From memory, my Mum's was around £90 per month (she passed in 2006, so that would be higher now). When she sold her old house, we invested some of the equity in a bond that generated sufficient monthly income to cover that service charge (again, from memory, it was around £22k at the time - clearly, with the subsequent financial situation, that would be different now).

As for selling on after she passed away, the HA (who owned 20% of the property, with the residents owning 80%) had a waiting list. I think it took about 2 days from when we put it on the market to get a cash buyer in place.
 

IronGiant

Moderator
A retirement flat? I've never heard of that happening.
 

depot

Well-known Member
From memory, my Mum's was around £90 per month (she passed in 2006, so that would be higher now). When she sold her old house, we invested some of the equity in a bond that generated sufficient monthly income to cover that service charge (again, from memory, it was around £22k at the time - clearly, with the subsequent financial situation, that would be different now).

As for selling on after she passed away, the HA (who owned 20% of the property, with the residents owning 80%) had a waiting list. I think it took about 2 days from when we put it on the market to get a cash buyer in place.

I have worked in one block of retirement flats in Hinckley Leicestershire, and a couple of years ago it was £400 per month, on top of all the other bills.
 

SBT

Banned
The ex misses and i looked into buying a lodge a few years back . Looked lovely overlooking a lake, and the lodges were spaced well apart. Iirc it was cheaper than a house (just) but the ground rent was expensive.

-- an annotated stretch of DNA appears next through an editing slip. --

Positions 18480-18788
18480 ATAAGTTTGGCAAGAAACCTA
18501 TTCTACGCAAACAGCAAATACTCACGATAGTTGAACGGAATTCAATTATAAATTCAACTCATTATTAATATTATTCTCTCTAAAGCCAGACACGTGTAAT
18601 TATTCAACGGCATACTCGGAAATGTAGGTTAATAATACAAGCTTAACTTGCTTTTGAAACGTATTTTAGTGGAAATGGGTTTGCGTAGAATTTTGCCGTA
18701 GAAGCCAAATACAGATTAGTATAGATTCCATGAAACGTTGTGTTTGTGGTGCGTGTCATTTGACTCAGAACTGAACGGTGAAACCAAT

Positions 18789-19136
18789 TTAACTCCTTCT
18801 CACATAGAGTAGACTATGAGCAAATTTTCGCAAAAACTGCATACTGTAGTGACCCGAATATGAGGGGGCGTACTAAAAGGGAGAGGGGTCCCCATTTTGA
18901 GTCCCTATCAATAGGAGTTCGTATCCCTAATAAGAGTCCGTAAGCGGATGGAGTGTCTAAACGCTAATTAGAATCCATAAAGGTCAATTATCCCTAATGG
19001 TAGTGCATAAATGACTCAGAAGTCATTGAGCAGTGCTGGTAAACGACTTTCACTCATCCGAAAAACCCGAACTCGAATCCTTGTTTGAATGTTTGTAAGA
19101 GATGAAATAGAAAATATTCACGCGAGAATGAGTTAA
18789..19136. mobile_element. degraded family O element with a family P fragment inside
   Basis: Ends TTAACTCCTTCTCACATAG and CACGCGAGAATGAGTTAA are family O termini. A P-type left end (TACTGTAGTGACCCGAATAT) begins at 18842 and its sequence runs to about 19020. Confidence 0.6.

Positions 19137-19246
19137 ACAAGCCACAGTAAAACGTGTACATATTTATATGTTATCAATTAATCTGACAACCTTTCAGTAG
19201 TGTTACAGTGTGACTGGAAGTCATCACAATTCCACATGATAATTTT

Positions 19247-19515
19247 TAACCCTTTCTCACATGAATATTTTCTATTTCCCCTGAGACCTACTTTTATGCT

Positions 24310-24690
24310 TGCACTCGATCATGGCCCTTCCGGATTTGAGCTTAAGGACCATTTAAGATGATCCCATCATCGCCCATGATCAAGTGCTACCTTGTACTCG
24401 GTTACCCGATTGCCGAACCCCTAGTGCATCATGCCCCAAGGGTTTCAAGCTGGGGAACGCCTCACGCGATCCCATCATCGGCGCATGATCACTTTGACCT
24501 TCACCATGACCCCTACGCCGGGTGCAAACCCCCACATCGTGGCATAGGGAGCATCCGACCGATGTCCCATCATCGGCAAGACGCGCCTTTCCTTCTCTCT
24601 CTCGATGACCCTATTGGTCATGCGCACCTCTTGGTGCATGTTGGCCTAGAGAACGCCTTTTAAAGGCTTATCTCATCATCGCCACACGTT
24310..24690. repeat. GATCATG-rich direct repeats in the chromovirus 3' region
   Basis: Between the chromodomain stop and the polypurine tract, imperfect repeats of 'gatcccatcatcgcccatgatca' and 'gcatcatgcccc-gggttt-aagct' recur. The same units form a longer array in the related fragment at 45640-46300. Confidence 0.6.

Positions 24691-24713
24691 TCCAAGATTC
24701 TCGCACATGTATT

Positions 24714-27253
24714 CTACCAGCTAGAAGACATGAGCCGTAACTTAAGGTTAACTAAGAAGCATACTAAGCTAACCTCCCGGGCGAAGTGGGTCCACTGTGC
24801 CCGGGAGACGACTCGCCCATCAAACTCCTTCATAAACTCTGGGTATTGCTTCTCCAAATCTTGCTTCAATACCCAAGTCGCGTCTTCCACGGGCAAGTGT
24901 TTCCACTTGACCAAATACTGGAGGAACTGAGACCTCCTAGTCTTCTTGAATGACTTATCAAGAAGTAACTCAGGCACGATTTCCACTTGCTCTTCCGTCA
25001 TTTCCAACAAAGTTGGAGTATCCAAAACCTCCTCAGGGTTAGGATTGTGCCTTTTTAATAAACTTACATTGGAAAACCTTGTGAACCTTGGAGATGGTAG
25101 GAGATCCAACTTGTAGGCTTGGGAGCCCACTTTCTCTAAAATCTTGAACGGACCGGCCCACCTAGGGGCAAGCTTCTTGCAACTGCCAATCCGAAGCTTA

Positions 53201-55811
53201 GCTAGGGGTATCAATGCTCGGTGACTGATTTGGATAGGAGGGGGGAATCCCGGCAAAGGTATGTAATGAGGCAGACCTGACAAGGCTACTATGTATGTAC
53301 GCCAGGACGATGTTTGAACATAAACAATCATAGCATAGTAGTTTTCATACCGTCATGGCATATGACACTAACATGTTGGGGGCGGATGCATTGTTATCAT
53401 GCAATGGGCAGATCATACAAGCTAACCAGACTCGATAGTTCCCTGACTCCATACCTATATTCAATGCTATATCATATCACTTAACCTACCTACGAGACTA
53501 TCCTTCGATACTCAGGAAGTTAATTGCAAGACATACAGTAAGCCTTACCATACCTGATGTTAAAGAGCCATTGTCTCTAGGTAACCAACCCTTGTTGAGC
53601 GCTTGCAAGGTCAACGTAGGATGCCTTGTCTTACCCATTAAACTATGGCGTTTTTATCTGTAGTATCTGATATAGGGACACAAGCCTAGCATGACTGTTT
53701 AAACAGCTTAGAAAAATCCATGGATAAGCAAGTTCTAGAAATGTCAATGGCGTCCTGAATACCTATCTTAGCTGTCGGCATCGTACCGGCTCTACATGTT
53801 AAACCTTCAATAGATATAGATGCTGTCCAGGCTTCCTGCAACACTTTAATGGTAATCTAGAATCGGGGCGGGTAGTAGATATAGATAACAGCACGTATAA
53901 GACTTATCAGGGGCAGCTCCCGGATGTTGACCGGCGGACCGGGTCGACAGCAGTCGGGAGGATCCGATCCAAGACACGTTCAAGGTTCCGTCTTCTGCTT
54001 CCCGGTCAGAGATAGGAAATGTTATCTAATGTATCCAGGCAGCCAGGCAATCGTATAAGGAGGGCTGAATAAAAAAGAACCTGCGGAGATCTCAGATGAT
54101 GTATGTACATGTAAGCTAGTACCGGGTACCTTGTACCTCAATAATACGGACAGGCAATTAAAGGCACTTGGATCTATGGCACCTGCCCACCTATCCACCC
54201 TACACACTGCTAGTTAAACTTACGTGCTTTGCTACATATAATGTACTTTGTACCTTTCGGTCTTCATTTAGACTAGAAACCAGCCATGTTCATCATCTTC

Pros- nice quiet life with no close neighbours
Cons- ground rent.
Edit! Just to add regarding retirement flats. I assume they are the same/similar as sheltered accommodation? If so the charges can be really expensive too.
 

RicksonGracie1972

Distinguished Member
Confused now
 

IronGiant

Moderator
Each retirement complex will be different depending on the facilities, who runs them and what services they offer. Is there a warden and staff? are they there 24hrs? Is there a canteen/restaurant? Are any alarms dealt with on site or linked to a central remote administration? Is it privately run or run by a Residents Association? They can vary from a simple gated community to a full on care home with flats rather than rooms.
 

Vitalija

Well-known Member
There are two types of park. Holiday and residential. That's the first thing to get clear. Secondly, as you have already sensibly decided, don't do it. There is only one winner and that is the park owner. I know, I was one up until last year. Funnily enough I am now sitting in my lodge (on a park 15 minutes from my house) but a: I can comfortably afford it and b: I know what I'm doing. Not trying to sound patronising, just telling people to do their research thoroughly as it can become very expensive.
 

Egg White

Distinguished Member
Yep, I knew a couple who had a static caravan in a nice park, but it was getting a bit tatty...the park owners insisted they had to buy a new one (from them too) at a cost of nearly 20k, then there was the cost of getting rid of the old one, again the park insisted they would do that.. They just left (at a cost of course.) :(
 

UncleZen

Novice Member
Actually, a new park home is very well insulated, and the one I've been in, new in 2015, is warm in winter and rads hardly ever come on it seems to hold its heat well, the opposite in summer.
Not sure about it as an investment opportunity, bit there is no shortage of buyers around our way